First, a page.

WALL-E is preceded by a five-minute cartoon short called "Presto," and a glimpse at this disappointing piece is revealing. There's nothing objectionable about "Presto," except that we've seen it all before-- its tale of an imperious magician and his impish, trouble-causing rabbit recycles tropes and imagery from any number of other cartoons, notably the Bugs-and-Elmer face-offs in 40s Warner Brothers cartoons. But "Presto" lacks the breakneck, intertextual verbal pyrotechnics that make those old Looney Tunes pop (in fact, "Presto" has no dialogue whatsoever); the rigorous visual order and balance that CGI seems to encourage means that there's no real sense of the world about to collapse-- what, in a more serious vein, Jean Renoir called "dancing on the edge of a volcano"-- from which so much of the lasting delirium of those older cartoons arises. If you'll pardon the pun, this cartoon tale of magic gone awry just feels old hat.

I thought of that watching WALL-E, a much better film than "Presto," but one which suffers from the same sense of visual, narrative and thematic recycling. In the case of WALL-E, this structural flaw is both more manageable (the film is often touching, and generally stunning to look at) and ultimately more annoying, since the whole narrative hinges on a sentimental diatribe about man, machines and apocalypse that would've felt twice-told in the 1930s. I love Pixar movies (the excrable Cars excepted), but I'm not always sure what to do with their chronic nostalgia. The best Pixar films-- Toy Story, The Incredibles, Ratatouille-- use nostalgia as what John Seavey might call a "narrative engine," centering a remembrance of a lost past as a starting point for creativity, growth and affirmation (the past as booster engine to the future-- "To Infinity and Beyond!"--, rather than anchor tying one down). Cars failed precisely because of the filmmakers' disingenuousness: its incessant, reactionary longing for a small-town 50s jarred against its computerized mise-en-scene, a look that could only be achieved through the very progress the film protested. It was the animated equivalent of Frank Capra: a paean to a kind of rural existence that its makers had no intention of ever embracing in real life.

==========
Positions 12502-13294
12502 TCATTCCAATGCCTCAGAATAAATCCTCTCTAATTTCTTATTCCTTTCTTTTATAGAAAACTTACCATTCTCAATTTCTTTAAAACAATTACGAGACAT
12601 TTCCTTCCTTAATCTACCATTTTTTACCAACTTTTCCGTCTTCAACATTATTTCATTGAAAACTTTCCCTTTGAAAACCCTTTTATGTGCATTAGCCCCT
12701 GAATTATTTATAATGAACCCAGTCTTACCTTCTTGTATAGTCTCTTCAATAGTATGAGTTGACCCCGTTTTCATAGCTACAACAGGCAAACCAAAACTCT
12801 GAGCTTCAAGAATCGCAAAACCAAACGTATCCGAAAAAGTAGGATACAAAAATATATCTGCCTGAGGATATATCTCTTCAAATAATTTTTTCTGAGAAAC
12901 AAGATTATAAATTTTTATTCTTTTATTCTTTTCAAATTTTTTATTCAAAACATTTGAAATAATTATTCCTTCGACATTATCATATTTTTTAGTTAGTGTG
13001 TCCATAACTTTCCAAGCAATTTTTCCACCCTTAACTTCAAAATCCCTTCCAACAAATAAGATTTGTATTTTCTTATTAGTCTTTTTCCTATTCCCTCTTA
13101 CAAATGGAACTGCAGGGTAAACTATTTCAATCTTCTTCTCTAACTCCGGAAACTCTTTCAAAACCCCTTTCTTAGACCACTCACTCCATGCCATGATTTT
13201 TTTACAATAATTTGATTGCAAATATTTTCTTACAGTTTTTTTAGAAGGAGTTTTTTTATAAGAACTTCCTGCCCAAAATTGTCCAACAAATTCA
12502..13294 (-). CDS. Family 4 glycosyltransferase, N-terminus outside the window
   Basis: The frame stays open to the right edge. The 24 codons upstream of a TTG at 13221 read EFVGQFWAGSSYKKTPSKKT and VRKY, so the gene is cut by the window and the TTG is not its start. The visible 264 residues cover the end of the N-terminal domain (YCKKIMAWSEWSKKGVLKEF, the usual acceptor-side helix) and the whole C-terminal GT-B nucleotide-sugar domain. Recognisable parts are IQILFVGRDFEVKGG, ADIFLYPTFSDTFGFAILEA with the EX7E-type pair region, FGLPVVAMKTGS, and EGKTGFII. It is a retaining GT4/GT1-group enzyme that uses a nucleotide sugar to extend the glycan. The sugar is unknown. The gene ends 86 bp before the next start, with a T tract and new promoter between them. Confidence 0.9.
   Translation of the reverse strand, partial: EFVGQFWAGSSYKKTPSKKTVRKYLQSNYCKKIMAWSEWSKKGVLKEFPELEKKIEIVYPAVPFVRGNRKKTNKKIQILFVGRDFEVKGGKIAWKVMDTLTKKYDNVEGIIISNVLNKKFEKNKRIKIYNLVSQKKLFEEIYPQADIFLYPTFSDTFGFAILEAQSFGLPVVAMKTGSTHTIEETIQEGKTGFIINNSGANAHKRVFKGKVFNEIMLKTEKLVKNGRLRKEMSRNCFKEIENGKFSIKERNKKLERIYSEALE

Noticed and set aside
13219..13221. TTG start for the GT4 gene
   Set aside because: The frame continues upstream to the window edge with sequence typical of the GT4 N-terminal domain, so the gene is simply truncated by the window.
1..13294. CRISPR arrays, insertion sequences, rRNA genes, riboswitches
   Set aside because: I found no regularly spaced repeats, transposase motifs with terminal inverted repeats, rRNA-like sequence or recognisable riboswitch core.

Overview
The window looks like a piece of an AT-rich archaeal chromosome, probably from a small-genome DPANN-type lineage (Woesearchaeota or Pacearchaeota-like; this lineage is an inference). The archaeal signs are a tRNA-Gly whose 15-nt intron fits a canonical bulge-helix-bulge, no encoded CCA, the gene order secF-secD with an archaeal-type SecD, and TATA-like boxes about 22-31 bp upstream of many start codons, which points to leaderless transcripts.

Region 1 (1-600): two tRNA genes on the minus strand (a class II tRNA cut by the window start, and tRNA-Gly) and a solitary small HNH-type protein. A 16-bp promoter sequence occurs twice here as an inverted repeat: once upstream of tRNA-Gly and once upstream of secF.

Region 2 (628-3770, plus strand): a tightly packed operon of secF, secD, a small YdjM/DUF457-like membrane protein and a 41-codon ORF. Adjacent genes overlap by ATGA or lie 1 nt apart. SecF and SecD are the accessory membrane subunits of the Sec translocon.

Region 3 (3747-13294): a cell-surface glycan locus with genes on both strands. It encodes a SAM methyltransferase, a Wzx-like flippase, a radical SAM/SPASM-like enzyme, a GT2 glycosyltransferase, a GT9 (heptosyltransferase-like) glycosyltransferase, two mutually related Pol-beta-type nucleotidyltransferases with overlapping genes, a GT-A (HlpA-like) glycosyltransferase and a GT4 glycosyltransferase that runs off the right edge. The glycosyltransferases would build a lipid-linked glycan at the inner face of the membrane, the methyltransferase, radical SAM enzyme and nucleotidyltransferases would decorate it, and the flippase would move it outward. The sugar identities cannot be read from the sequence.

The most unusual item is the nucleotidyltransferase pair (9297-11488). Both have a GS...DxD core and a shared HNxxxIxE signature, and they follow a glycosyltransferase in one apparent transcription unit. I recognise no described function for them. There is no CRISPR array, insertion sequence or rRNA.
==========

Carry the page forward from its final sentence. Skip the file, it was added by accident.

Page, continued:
WALL-E at least moves its reference points up a decade-- 60s touchstones like Hello, Dolly!, 2001 and the Apollo 11 probe are woven into its futuristic visions (and the whole story seems derived from late 60s/early 70s science fiction fables like Silent Running and Soylent Green). But it, too, can't overcome a sense of neo-Luddism about humanity and the future.

Have you ever seen those "TRUTH" commercials on television? When I lived in Florida around the turn-of-the-century, I was innudated with those ads-- and honestly, their combination of smug moralizing and obvious jokes really made me want to smoke. Call it the Cultural Studies Problem: an immense apparatus that utilizes a great deal of complex material and specialized language to tell us something we already know, and to do so in the most heavy-handed ways possible.

WALL-E encounters this problem in its middle section, both the narrative and thematic heart of its entire operation. Briefly: 750 years in the future, Earth has finally been laid to waste by political and corporate profiteering. It's now a vast, trash-ridden wasteland, and what remains of mankind has taken off into space to live on gigantic intergalactic cruisers that pamper to their every need. The only beings left on earth are a loveable trash-collecting robot named WALL-E, and his cockroach companion (the film's best jokes are the ones, like that roach, that don't speak out loud). WALL-E has spent centuries compacting the vast amounts of trash into cubes which create skyscraper-like towers (a brilliant trompe l'oeil is that we often can't tell the difference between WALL-E's edifices and the man-made kind). He also scavenges and saves various items, like Rubick's Cubes, light bulbs, and an old VHS tape of Hello, Dolly!. He's rather lonely, until one day EVE, a probe robot with a wicked laser arm, lands on Earth to explore. WALL-E is smitten, and she slowly returns his affections, but when she discovers WALL-E's tiny plant-- the first sign of life on the planet in years--she sucks it into her bosom, shuts down, and is called back into space. Not willing to leave his love, WALL-E grabs onto her spaceship and follows her back to the star cruiser.